Overview of Bone Cancer
Bone cancer most commonly begins in the pelvis, arms, or legs. Even though these are the most common, it can begin in any bone in the body. Bone cancer is very rare. It is typically seen in less than 1% of all other cancers.
Bone cancer does not mean that the cancer has spread to the bones. For example, if you have a cancer such as breast cancer and the cancer spreads to the bones, it is still considered to be breast cancer. To be considered bone cancer, the cancer must have begun in the bones.
Bone cancer can affect any age of person. Surgery to remove the cancer is the most common form of treatment, but radiation therapy and chemotherapy may also be used.
Symptoms of Bone Cancer
The most common symptoms of bone cancer include: unintended weight loss, weakening of the bones, swelling, tenderness, pain, and fatigue. You will want to see your physician when you have frequent pain, over-the counter medications do not help, and if it is worse at night.
Causes of Bone Cancer
There is no known cause of bone cancer in most cases. In rare cases, bone cancer can be associated with radiation exposure or hereditary factors.
Types of Bone Cancer
Bone cancers are classified by the type of cell that the cancer originated.
Osteosarcoma is the most common type of bone cancer that is found. This type of cancer is most commonly found in children or younger adults. It is most commonly found in leg or arm bones. In this type of bone cancer, the cells produce bone.
Chondrosarcoma is the next most common type of bone cancer. In this type of cancer, the cells produce cartilage. This is most commonly found in older adults and can be found in the pelvis, arms, or legs.
Ewing sarcoma can be found in the pelvis, arms, or legs. It is most commonly seen in children and young adults.
Risk Factors of Bone Cancer
There are no real risk factors or causes of bone cancer, but there are some things that can be attributed to an increased risk.
Some genetic syndromes may cause people to be at a higher risk for bone cancer, such as Li-Fraumeni syndrome. In older adults, Paget’s disease of the bones can increase the risk of bone cancer as well. If you have been exposed to large doses of radiation, such as for radiation for cancer treatment, you are also at an increased risk for bone cancer.
Diagnosing Bone Cancer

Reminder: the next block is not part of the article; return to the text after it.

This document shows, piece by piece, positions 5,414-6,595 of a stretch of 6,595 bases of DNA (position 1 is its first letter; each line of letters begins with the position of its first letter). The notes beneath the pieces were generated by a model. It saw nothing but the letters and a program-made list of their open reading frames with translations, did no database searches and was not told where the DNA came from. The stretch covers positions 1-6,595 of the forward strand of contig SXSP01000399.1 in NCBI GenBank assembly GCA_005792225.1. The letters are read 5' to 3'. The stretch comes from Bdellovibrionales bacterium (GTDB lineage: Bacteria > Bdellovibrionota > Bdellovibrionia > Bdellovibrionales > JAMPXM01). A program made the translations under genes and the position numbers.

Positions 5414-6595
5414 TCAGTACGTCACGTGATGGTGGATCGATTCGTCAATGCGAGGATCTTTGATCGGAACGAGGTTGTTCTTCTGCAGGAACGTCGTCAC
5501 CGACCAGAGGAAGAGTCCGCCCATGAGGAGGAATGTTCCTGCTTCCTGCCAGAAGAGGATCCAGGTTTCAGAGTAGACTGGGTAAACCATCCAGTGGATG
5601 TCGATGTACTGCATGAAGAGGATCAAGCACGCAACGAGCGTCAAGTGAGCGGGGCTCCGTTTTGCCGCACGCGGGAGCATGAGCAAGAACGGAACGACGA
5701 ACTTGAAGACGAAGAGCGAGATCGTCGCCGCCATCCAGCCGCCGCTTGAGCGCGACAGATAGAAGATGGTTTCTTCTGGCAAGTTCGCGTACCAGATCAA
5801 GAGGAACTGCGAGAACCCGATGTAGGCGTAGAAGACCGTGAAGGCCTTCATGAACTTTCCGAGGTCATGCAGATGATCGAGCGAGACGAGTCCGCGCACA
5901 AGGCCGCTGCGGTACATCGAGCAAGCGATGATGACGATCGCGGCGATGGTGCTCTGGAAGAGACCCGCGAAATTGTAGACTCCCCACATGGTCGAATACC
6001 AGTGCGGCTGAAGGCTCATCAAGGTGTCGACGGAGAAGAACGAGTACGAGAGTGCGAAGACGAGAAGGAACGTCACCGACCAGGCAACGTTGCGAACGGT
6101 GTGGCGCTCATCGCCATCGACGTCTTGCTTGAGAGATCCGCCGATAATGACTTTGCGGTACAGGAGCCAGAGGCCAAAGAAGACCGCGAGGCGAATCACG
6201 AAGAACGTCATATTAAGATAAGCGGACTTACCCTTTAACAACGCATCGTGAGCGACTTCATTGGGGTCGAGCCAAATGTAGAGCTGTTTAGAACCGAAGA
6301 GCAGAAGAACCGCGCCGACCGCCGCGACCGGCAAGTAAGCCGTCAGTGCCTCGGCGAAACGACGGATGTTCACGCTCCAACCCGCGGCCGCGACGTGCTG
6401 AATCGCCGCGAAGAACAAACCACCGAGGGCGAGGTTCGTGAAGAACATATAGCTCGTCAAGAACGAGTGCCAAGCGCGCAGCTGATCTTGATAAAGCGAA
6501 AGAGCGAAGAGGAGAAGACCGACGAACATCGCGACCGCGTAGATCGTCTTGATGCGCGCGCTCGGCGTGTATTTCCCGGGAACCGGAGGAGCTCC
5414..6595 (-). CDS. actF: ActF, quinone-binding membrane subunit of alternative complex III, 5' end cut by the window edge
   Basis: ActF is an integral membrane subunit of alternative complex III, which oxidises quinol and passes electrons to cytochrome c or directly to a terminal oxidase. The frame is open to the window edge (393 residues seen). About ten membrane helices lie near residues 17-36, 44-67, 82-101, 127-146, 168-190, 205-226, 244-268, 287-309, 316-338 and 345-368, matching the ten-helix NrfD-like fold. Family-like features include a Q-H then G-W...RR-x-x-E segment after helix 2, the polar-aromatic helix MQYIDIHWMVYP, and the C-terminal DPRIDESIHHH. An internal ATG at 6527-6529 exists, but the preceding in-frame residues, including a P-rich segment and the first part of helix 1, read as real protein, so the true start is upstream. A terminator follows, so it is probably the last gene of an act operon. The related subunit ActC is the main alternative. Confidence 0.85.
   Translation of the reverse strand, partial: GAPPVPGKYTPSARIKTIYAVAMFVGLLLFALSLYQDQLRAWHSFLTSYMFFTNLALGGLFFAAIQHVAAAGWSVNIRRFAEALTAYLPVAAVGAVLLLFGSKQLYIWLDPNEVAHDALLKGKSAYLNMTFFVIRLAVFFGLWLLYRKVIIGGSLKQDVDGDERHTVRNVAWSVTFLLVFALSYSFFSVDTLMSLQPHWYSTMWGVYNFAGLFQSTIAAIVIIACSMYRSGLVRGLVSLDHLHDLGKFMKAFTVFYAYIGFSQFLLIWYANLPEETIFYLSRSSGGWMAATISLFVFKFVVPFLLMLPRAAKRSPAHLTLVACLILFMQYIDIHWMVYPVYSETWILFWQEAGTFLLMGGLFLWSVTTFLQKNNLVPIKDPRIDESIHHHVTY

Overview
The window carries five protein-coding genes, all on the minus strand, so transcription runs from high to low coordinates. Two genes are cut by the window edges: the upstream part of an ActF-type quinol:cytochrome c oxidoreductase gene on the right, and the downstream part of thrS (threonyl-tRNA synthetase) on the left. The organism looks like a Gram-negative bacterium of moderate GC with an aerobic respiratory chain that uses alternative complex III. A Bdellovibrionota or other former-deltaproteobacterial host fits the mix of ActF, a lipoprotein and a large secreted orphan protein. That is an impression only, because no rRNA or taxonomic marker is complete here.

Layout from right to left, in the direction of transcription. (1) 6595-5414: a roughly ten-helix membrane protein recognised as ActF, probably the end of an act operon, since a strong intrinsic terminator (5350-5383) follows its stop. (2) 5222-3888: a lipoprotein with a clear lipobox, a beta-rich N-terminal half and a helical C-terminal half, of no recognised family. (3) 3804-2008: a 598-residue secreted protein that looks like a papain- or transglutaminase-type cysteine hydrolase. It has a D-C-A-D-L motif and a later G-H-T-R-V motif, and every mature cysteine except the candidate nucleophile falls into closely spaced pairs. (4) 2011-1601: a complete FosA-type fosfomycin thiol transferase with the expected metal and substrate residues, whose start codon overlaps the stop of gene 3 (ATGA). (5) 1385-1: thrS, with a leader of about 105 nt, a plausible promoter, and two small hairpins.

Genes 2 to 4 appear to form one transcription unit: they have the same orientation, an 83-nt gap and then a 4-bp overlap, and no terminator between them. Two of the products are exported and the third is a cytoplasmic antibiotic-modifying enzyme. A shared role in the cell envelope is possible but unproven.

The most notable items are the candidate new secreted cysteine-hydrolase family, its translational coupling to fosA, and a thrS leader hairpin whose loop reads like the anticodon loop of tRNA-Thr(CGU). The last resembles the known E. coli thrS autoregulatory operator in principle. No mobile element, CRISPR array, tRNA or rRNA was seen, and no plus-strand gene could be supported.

An imaging test will be the first test typically done in an effort to diagnose bone cancer. An imaging test will be able to tell your physician the location and size of the tumors in the bones. They will also be able to see if the cancer has spread to another part of the body. The type of imaging test that is recommended will depend on the individual and their signs and symptoms.
The following imaging tests are most common: positron emission tomography (PET), computerized tomography (CT), magnetic resonance imaging (MRI), bone scan, or an x-ray.
In some cases, your physician may want to get a biopsy after the imaging tests are complete. This biopsy will be able to tell your physician if the tumor is cancerous, the type of cancer, and also if the speed at which the cells are growing. Your physician will also decide on which biopsy to do based on future surgery needs. There are two types of biopsies that may be done. Your physician may want a surgical biopsy, which is when the physician will make a small incision on the skin and through the tumor. A needle biopsy is done when your physician inserts a needle through the skin and the tumor. This needle is able to extract a piece of the tumor.
Stages of Bone Cancer
Once the bone cancer has been confirmed, the physician will work to determine the stage of bone cancer that you have. Knowing the stage of cancer that you have will allow your physician to make decisions on your treatment. Your physician will look for the size, how fast it is growing, if it has spread to other areas of the body, and the number of bones that have been affected. The stages will range from 0 to IV. Stage 0, is the lowest stage and the tumor is very small and does not grow fast. In stage IV, the cancer is spreading fast.
Treatment of Bone Cancer
The treatment will be determined on the type and stage of your bone cancer. The various types and stages of bone cancer will require different types of treatment. In some cases, your physician may require a mixture of the various types of treatments.
Surgery is used to completely remove the tumor. During surgery, your physician will be able to remove the tumor in one piece and will also take a small surrounding portion. From the area that has been taken, the physician will be able to replace the tumor with bone from another area of your body or from a replacement made from metal or plastic. If the cancer is very large or complicated, it may be best to remove the limb.
Chemotherapy is a very common cancer treatment. Chemotherapy will work better on some types of cancer. It is not very effective for chondrosarcoma. On the other hand, it is essential in osteosarcoma and Ewing sarcoma.
Radiation therapy uses beams of energy to kill the cancer. During this treatment, you will lie on a table while the machine moves around you to point the energy at certain parts of the body. Radiation can be an effective way to reduce the size of the cancer, which may make it easier to remove.
The type of treatment that you go through to treat your bone cancer will depend on the location and size of the bone cancer. Your physician may require a mixture of these treatments depending on individual cases. If you have questions about your treatment, write them all down and ask your physician.